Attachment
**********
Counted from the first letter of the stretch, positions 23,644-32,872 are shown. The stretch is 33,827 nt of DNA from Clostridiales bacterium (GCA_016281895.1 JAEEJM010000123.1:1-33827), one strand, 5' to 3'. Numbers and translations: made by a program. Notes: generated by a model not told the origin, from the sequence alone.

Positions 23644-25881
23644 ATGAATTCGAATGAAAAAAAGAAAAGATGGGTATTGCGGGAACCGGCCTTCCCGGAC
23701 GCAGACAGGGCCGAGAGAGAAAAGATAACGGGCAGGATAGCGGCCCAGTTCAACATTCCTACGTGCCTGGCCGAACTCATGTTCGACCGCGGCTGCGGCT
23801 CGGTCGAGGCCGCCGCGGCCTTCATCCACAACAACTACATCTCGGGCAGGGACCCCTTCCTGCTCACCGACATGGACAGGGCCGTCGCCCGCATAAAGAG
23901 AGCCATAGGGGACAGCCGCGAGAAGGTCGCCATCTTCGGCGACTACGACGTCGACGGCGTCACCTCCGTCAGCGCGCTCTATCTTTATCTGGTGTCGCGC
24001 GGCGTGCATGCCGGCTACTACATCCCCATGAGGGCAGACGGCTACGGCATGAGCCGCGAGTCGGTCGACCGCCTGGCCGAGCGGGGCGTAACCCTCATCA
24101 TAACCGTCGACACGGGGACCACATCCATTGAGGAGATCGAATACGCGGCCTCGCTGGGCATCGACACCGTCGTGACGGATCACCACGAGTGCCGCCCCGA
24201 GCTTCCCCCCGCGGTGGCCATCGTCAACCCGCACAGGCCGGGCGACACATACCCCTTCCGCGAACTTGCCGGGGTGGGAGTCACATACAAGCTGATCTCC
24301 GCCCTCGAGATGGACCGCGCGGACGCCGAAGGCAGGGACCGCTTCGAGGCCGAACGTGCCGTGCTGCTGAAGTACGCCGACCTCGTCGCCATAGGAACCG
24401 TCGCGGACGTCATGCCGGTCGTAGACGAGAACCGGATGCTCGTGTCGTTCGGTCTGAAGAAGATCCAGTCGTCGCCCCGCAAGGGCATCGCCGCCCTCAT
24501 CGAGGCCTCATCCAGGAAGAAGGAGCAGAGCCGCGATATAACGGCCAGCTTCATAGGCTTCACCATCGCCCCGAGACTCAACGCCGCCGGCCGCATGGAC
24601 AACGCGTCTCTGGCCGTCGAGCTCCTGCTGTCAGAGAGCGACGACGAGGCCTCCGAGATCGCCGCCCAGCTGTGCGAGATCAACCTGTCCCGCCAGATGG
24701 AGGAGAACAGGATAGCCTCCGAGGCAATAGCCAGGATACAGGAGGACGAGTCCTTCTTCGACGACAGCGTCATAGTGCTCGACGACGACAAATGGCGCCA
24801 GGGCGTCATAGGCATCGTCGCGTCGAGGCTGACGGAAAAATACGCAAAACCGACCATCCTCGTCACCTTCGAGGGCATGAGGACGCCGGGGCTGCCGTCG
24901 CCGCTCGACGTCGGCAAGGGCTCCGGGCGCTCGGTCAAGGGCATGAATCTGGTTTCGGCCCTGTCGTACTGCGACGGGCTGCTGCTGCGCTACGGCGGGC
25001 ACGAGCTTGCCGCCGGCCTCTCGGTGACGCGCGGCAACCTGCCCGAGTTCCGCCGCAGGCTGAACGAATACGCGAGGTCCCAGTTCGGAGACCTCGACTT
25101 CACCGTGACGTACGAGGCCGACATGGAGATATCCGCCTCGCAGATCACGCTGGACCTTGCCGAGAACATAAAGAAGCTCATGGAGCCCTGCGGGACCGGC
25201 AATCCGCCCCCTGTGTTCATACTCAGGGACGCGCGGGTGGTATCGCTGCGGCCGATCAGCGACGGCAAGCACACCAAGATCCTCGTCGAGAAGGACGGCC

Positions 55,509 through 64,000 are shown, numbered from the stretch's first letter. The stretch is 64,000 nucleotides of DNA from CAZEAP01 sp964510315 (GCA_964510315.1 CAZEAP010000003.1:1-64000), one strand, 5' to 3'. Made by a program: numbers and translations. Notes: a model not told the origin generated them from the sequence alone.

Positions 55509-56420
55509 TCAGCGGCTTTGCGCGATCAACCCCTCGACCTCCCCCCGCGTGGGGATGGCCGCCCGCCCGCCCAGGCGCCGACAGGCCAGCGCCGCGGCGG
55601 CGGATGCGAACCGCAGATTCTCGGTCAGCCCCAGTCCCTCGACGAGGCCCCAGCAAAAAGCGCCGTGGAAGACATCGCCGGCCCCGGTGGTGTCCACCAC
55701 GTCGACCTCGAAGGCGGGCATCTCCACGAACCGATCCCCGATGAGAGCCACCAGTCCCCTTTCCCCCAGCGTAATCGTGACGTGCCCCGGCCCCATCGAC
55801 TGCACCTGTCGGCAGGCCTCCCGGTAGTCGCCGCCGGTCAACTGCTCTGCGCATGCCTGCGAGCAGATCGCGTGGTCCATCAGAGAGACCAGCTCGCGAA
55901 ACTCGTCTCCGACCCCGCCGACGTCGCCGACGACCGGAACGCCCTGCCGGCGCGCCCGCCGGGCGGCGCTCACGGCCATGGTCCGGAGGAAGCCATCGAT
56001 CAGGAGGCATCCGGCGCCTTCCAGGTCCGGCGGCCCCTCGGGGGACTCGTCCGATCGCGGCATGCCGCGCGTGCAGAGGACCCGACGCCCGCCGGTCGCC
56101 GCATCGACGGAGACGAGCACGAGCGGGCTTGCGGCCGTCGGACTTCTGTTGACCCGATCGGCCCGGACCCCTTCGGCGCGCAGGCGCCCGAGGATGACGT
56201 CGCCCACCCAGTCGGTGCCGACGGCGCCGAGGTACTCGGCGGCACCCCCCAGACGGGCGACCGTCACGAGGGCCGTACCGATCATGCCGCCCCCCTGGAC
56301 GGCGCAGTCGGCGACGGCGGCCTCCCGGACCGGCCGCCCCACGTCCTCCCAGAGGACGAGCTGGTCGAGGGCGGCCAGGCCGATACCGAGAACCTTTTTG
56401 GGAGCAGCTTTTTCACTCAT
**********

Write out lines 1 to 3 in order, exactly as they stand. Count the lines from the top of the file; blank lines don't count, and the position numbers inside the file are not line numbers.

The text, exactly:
Counted from the first letter of the stretch, positions 23,644-32,872 are shown. The stretch is 33,827 nt of DNA from Clostridiales bacterium (GCA_016281895.1 JAEEJM010000123.1:1-33827), one strand, 5' to 3'. Numbers and translations: made by a program. Notes: generated by a model not told the origin, from the sequence alone.

Positions 23644-25881
23644 ATGAATTCGAATGAAAAAAAGAAAAGATGGGTATTGCGGGAACCGGCCTTCCCGGAC